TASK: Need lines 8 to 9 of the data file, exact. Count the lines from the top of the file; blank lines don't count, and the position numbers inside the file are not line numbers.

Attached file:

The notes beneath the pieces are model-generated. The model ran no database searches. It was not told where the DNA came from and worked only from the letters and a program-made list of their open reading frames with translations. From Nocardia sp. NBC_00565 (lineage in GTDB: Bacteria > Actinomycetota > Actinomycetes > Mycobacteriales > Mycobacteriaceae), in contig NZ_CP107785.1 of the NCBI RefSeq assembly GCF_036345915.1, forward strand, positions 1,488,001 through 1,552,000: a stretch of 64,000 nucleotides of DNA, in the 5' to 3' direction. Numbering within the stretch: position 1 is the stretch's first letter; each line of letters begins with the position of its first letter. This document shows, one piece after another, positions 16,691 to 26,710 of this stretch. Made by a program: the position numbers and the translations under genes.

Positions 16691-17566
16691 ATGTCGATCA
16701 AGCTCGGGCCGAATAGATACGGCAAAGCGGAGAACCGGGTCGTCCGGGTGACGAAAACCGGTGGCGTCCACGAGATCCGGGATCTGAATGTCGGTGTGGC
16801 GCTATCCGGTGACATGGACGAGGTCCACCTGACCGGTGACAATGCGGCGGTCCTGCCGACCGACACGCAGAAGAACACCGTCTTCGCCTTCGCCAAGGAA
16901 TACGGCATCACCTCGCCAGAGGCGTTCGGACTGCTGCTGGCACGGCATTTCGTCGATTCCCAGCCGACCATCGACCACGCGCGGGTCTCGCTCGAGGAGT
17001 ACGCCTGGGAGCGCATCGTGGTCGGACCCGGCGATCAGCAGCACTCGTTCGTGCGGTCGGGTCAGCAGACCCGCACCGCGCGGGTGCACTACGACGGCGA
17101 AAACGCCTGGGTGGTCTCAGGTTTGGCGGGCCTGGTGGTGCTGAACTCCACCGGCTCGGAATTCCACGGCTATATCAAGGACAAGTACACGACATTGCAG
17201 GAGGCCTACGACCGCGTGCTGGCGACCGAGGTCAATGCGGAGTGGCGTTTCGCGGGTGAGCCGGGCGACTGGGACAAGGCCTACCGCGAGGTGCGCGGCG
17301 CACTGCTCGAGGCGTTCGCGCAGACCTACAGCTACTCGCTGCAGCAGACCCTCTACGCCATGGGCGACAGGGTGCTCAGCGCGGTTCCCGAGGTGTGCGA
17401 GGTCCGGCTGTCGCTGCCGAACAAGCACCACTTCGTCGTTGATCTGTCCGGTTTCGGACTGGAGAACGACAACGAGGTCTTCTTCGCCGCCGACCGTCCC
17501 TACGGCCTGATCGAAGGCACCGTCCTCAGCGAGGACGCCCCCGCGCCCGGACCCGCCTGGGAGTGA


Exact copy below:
17101 AAACGCCTGGGTGGTCTCAGGTTTGGCGGGCCTGGTGGTGCTGAACTCCACCGGCTCGGAATTCCACGGCTATATCAAGGACAAGTACACGACATTGCAG
17201 GAGGCCTACGACCGCGTGCTGGCGACCGAGGTCAATGCGGAGTGGCGTTTCGCGGGTGAGCCGGGCGACTGGGACAAGGCCTACCGCGAGGTGCGCGGCG